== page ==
One July day, B. Looney sat at a picnic table along a Yukon highway doing his two favorite things - that is, drinking a Canadian-style beer and thinking about life.
On this day, B. Looney was so deep in thought he didn't notice when a bear walked from the cottonwoods that separated his table from the green-brown waters of the mighty Yukon River.
The bear reached nonchalantly into the nearby ice chest, opened a beer and sat down on the opposite side of the table from B. Looney.
B. Looney was not quick of mind, and besides, he was very deep in thought. More than a few moments passed before he realized the unusual nature of the situation. In fact, he had smiled pleasantly at the bear when the latter squeezed his bulky bottom into the picnic table seat.
B. Looney's realization made him nervous. He became even more so when the bear drained his last few drops of beer and banged the empty bottle on the table.
"Mr. Bear," B. Looney said weakly after a few awkward moments, "I'd be delighted if you would have another of those beers."
The bear made a curious snorting noise that B. Looney hoped was one of appreciation. Then he-the-bear arose and retrieved not one, but two cold beers. He pushed one across the table to B. and snorted again.
B. Looney smiled wanly and opened the beer. Mama Looney's boy's head was now beginning to ache as he watched that bear and tried to think. He knew something was amiss.
"Do you live around here?" B. finally blurted out, surprised at the sound of his own voice.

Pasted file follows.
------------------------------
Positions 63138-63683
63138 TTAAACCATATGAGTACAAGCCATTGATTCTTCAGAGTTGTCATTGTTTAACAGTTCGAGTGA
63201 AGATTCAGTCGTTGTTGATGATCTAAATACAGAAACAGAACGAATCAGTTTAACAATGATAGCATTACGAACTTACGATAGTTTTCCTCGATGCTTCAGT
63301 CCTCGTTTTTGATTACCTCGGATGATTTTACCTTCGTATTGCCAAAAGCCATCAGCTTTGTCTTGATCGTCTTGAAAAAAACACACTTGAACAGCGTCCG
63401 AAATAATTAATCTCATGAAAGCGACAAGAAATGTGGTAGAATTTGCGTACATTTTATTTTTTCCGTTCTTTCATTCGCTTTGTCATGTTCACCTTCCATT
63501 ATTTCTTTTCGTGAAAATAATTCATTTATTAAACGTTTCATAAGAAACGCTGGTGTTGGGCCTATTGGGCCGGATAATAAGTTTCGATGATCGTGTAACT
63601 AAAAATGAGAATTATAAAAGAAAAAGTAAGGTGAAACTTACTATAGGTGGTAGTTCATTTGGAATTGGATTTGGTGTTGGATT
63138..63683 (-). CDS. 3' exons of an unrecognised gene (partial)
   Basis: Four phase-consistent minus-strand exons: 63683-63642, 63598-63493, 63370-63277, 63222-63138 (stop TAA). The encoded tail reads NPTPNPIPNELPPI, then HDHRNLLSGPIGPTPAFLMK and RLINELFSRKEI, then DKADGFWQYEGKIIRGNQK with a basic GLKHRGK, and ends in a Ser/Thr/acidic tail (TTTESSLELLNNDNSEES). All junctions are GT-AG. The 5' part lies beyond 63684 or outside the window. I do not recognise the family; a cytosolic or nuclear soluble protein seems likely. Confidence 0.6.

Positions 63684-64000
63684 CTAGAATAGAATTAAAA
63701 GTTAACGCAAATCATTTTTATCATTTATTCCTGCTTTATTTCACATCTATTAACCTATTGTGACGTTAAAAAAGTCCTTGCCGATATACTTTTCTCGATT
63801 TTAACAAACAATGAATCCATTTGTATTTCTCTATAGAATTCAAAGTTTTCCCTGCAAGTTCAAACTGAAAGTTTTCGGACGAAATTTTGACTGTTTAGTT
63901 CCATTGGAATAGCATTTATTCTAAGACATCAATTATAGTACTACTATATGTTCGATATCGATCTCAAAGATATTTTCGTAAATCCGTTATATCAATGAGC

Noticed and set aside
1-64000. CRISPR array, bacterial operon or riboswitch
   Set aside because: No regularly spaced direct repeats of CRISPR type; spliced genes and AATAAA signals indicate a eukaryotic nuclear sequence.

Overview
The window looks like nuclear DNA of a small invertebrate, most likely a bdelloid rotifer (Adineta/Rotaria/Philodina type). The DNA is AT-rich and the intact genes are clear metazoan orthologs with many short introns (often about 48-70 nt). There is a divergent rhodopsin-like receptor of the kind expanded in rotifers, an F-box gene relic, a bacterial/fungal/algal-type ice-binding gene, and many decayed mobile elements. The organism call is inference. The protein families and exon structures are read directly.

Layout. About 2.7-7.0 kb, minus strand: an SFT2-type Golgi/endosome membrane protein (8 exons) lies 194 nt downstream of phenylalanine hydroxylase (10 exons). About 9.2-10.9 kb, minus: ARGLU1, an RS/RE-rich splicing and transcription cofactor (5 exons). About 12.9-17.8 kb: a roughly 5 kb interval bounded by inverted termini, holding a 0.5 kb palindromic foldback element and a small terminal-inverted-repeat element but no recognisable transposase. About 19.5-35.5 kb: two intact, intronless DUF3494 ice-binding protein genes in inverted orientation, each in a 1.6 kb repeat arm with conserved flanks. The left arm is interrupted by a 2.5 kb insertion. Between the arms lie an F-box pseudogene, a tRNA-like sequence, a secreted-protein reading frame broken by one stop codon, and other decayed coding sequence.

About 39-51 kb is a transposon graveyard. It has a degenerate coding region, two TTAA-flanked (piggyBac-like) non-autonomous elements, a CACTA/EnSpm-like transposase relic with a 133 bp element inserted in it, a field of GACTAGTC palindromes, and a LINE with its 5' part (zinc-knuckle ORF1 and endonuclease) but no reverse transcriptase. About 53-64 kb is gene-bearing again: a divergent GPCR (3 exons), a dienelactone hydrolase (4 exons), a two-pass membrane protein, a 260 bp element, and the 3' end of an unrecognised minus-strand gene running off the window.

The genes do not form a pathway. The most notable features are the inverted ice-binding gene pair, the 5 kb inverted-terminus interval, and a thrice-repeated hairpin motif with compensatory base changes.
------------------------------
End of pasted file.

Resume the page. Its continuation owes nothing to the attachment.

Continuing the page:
The bear didn't answer. Instead, he drained his second bottle and, after casting a sidelong glance at B. Looney's nearly full bottle, leaned over and pulled the whole ice chest near enough to reach the beers without rising.
B. Looney tried to smile as if he was amused, but he wasn't sure what he was.
Anyway, the bear downed a couple of more beers before twisting himself out of his confined seat. He snorted a couple of more times and looked at B. Looney long enough for B. to feel his face flush and his armpits dampen.
Then the bear picked up the beer cooler and disappeared into the cottonwoods. B. could hear him grunting as he turned upriver.
For the next hour, more or less, B. Looney peeled the paper label from his now empty beer bottle and stared into the cottonwoods where the bear had vanished.
Then B. shifted position slightly and returned to thinking about life.
Richard Stokes, a Georgian by birth, moved to Juneau in 197l to become a charter member of the Alaska Department of Environmental Conservation, retiring in 1994. Since 2004 he has worked as a seasonal nature guide. He has published both prose and poetry. His work has appeared in Tidal Echoes and Poetry Omnibus. His wife, Jane, is a Juneau artist.